The market has maintained a cautious tone, ahead of the FOMC update tomorrow morning, with very strong US PPI inflation data adding to jitters. US equities are down over 1%, while US rates have nudged higher. Currency movements have been modest, with the NZD continuing to languish around 0.6750.
In just over 24 hours, the Fed will publish updated forecasts, including interest rate projections. At the last two of these updates, in June and September, projected rate hikes were brought forward and the USD has exhibited upward momentum since, while the more hawkish pivot hasn’t prevented US equities from trending higher, or the US 10-year rate from tracking around the historically low 1½% mark. Since those last two updates, inflation has surged into another realm and there is a rising chance that we’re witnessing one of the worst policy blunders in modern history. This sets the scene ahead of the meeting and as investors look towards 2022.
After closing at a record high on Friday, there are some evident nerves, with the S&P 500 currently down over 1%, adding to the 0.9% loss yesterday. The Nasdaq index is down about 2%, following yesterday’s 1.4% fall. The US rates market shows less angst, with 2 and 10-year rates up 2bps for the day, the latter at 1.44% after touching 1.47% overnight.
US PPI inflation surged further, to a higher than expected 9.6% y/y for final demand and 7.7% for the ex food and energy series. These series have only been in existence since 2010, but the finished goods PPI, which has a longer history, rose by 13.3% y/y, the strongest since 1980. The PPI for processed goods for intermediate demand was up 26.5% y/y (not a typo), indicative of the strength of inflation in the “pipeline”. Back in 1980, the Fed Funds and 10-year rate were above 10%, not at the close to zero and below 1.5% levels currently. The data add to the inflation angst by the market and likely cements in the more hawkish pivot widely expected by the Fed.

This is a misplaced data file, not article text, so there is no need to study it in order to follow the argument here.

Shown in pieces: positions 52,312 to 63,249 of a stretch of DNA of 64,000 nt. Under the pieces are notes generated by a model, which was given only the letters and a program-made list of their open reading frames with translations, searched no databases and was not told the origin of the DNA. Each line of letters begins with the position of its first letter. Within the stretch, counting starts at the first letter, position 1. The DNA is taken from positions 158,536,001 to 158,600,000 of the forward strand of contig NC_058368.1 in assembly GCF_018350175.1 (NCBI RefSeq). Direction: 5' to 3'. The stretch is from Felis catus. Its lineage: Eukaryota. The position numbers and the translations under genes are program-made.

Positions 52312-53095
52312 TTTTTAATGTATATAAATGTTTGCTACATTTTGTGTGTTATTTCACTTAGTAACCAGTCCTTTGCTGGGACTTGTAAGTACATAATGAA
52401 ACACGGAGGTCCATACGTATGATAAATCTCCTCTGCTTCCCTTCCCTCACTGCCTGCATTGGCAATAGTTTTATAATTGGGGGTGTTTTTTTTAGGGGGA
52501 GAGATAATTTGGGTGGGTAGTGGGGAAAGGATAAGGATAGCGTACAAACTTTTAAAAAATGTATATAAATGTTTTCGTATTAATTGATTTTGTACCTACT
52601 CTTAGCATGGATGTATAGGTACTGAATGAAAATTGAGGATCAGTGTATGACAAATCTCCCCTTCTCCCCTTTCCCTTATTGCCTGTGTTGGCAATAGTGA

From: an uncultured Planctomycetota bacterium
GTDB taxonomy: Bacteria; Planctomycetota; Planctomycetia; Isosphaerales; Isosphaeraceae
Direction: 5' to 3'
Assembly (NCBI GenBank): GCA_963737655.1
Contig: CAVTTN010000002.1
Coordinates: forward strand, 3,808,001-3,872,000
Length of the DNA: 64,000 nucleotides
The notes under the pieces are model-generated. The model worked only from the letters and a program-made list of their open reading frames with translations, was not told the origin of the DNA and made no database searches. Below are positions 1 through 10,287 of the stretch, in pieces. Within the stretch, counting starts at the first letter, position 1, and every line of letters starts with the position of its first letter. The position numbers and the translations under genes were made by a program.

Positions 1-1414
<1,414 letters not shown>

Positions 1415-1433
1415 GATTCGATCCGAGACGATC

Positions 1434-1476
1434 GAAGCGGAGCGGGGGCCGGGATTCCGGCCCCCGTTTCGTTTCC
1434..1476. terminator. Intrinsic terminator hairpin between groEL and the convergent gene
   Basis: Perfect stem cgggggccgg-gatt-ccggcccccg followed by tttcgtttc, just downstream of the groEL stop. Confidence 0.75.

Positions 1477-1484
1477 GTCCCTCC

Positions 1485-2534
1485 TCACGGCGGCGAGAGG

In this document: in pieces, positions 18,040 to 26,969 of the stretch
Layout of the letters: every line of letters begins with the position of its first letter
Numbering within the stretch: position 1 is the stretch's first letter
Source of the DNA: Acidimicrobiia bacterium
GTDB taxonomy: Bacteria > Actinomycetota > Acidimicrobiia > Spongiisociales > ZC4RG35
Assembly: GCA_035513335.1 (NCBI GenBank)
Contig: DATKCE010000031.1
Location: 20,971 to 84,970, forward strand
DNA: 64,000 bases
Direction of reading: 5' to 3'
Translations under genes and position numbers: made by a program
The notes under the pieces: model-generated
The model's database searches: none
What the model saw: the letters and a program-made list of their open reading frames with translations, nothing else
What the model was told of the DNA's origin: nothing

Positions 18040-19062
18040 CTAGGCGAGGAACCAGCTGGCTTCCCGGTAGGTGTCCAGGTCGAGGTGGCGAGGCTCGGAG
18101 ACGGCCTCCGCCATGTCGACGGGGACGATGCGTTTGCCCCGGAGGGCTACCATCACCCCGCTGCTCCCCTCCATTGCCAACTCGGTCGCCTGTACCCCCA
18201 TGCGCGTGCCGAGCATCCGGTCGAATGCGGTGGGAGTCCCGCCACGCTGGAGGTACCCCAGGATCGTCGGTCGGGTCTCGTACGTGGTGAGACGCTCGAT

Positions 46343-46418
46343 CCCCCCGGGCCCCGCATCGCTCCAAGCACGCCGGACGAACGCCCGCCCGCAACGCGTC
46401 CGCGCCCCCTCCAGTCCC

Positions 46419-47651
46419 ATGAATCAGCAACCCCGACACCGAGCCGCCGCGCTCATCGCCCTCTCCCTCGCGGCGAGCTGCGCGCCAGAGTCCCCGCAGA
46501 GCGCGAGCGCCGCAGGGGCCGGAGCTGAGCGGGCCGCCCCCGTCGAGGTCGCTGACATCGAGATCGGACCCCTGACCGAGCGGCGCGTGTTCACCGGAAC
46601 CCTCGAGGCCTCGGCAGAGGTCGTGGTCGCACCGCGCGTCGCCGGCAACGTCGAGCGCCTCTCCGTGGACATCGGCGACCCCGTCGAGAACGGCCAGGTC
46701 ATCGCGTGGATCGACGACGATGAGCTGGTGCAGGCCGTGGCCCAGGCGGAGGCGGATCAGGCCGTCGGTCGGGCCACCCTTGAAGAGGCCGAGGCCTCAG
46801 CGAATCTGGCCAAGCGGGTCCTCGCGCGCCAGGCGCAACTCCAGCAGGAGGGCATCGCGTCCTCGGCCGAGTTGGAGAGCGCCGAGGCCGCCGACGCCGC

Other data released overnight were in line with expectations. Of interest, UK labour market data showed further strength, with workers that had been furloughed having seemingly no trouble finding work, and labour demand out-stripping supply. If not for the surge in Omicron case numbers, a BoE rate hike would be taken as given at the end of the week, but the Bank is widely expected to keep rates steady.
More analysis of Omicron from a South African study of over 200,000 COVID19 cases showed reduced vaccine effectiveness of a two-dose Pfizer regimen from 80% for Delta to 33% for Omicron, but its effect on hospitalisation was less marked, from 93% to 70%. In contrast to adults, children under the age of 18 are 20% were more likely to end up in hospital.
Pfizer reported that its anti-viral pill Paxloid cut the risk of hospitalisation or death by up to 89% in high-risk patients and 70% in standard risk patients, according to the final trial results that confirm earlier data. While the trial was conducted when Delta was the prominent variant, early lab studies showed it continued to work against Omicron.
UK and European gas prices rose another 10%, adding to the 10% gains the previous day, with low inventories, geopolitical risk at the Russia-Ukraine border, cold temperatures and a lack of wind power all adding to the fear of power shortages. Oil prices are down 2%, with the IEA saying that the global oil market has returned to surplus, while traders see weaker demand from Omicron as some countries impose restrictions to stop its spread.
Currency movements have been modest for the majors we closely monitor. In overnight moves, CAD is on the soft side (down 0.2%) and GDP is on the stronger side (+0.3%), while other movements are within +/- 0.1% against the USD. The NZD has tracked sideways around the 0.6750 mark, after posting a fresh year-to-date low of 0.6736 yesterday afternoon, 1pip below last week’s low. After dipping below 0.71 yesterday, the AUD is trying to stay just above that mark. NZD/AUD is close to 0.95.
Domestic rates were pushed down by global forces yesterday. NZGBs were marked 4-6bps lower across much of the curve, while there was a slight flattening bias for the swaps curve, with better receivers at the long end. The 10-year swap rate fell 4bps against a 2bps fall in the 2-year rate.
The economic calendar in the day ahead is heavy. NZ’s current account deficit is expected to show a further blow-out, to 4½% of GDP, while the government fiscal update is expected to show stronger figures than the May Budget, despite the lockdown restrictions. China monthly activity data for November, UK CPI, US retail sales and Canadian CPI data are the key global releases. Our next daily report will be published before the FOMC update at 8am NZ time.